Djurens bästa vänner : Djurskydd, djurplågeri, och kultur i den svenska efterkrigstidens riksdagsdebatter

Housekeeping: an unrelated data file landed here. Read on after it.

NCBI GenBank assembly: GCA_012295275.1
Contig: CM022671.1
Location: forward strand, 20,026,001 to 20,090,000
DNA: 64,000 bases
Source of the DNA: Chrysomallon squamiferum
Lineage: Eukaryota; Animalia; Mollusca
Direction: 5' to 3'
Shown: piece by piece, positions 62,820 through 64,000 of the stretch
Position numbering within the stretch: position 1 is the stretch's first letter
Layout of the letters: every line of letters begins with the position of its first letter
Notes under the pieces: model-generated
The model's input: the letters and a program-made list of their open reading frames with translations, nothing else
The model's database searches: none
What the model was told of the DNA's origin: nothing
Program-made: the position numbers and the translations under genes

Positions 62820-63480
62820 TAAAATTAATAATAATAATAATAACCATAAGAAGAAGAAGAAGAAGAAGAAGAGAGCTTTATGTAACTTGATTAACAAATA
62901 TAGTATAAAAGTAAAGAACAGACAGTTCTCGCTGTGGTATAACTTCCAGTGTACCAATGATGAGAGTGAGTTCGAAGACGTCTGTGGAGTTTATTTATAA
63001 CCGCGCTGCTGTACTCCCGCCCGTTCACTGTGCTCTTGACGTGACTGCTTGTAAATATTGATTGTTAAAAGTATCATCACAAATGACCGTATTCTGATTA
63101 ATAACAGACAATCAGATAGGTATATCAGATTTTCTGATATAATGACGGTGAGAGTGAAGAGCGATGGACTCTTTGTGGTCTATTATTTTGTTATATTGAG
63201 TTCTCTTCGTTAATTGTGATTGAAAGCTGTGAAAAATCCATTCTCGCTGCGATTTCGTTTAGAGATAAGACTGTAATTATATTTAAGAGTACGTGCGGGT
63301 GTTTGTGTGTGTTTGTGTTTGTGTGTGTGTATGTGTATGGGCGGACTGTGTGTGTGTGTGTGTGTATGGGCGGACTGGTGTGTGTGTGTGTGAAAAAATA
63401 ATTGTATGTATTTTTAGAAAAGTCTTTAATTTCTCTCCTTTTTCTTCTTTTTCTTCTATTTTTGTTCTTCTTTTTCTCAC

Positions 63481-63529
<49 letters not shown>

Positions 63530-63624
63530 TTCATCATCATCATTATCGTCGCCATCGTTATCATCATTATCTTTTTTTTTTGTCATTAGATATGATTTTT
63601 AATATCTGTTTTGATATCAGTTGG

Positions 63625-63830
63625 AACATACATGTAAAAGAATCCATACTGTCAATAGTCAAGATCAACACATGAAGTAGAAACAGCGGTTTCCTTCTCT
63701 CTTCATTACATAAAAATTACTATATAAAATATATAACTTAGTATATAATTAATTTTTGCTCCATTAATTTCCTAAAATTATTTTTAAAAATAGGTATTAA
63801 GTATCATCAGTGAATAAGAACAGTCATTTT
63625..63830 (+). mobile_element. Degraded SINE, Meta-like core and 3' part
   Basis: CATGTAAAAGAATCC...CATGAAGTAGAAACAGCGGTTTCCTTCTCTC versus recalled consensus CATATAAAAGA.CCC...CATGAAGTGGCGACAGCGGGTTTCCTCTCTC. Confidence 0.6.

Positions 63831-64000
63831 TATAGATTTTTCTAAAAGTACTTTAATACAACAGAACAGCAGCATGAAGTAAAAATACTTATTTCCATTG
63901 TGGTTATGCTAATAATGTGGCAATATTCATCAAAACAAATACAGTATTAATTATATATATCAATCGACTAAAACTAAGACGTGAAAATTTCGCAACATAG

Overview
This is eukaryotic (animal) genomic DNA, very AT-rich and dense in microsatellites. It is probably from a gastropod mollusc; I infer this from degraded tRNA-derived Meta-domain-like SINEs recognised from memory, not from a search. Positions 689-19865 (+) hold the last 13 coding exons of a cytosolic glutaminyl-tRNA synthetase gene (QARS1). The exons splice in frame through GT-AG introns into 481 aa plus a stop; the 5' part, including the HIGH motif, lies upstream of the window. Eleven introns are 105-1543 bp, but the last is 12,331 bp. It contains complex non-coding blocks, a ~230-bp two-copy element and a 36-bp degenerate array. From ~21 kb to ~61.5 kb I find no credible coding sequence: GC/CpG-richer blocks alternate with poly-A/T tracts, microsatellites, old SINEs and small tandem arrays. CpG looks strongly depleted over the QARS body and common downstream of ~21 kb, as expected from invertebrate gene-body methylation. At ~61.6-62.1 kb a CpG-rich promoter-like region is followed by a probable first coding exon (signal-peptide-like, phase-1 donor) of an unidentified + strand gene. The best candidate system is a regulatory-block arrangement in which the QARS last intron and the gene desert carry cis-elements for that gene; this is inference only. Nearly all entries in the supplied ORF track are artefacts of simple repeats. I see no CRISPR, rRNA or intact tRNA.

Sammanfattning: While public opinion and previous research on the emergence of the first comprehensive animal welfare law in Sweden in 1944 has regarded it as a natural development of the animal welfare debates around the turn of the century, new research on the subject has problematized this view, instead pointing out the law of 1944 as a discursive break, in which the “animal welfare regime” emerged out of the previous “anti-cruelty regime”. This study focuses on the period of time after this break, from 1944 to 1973, examining this relatively unexplored part of Swedish animal welfare history by turning to the parliamentary debates of the time and looking at which practices were problematized and on which grounds, as well as how the line was drawn between acceptable animal use and unacceptable animal (ab)use. In doing so the study aims to explore the consequences of the aforementioned break in Swedish political discourse. The main argument of the study is that while the debates might seem to be about animal welfare, the main issue was in fact often not animals but humans, and differing conceptions of who was truly a “friend of the animals”, as opposed to a primitive, uncultured, brute. Human animal use as such was thus never questioned, instead the focus lay on specific practices such as recreational hunting and factory farming. In trying to draw a line between these practices, the members of parliament critical of the current state of affairs employed arguments which, inadvertently, could be interpreted as an attack on human animal use as such. In doing so, they activated the discursive mechanisms of control of the animal welfare regime, one of which the study identifies as a reversal of the logic of equivalence used by the reformist members of parliament before 1944.
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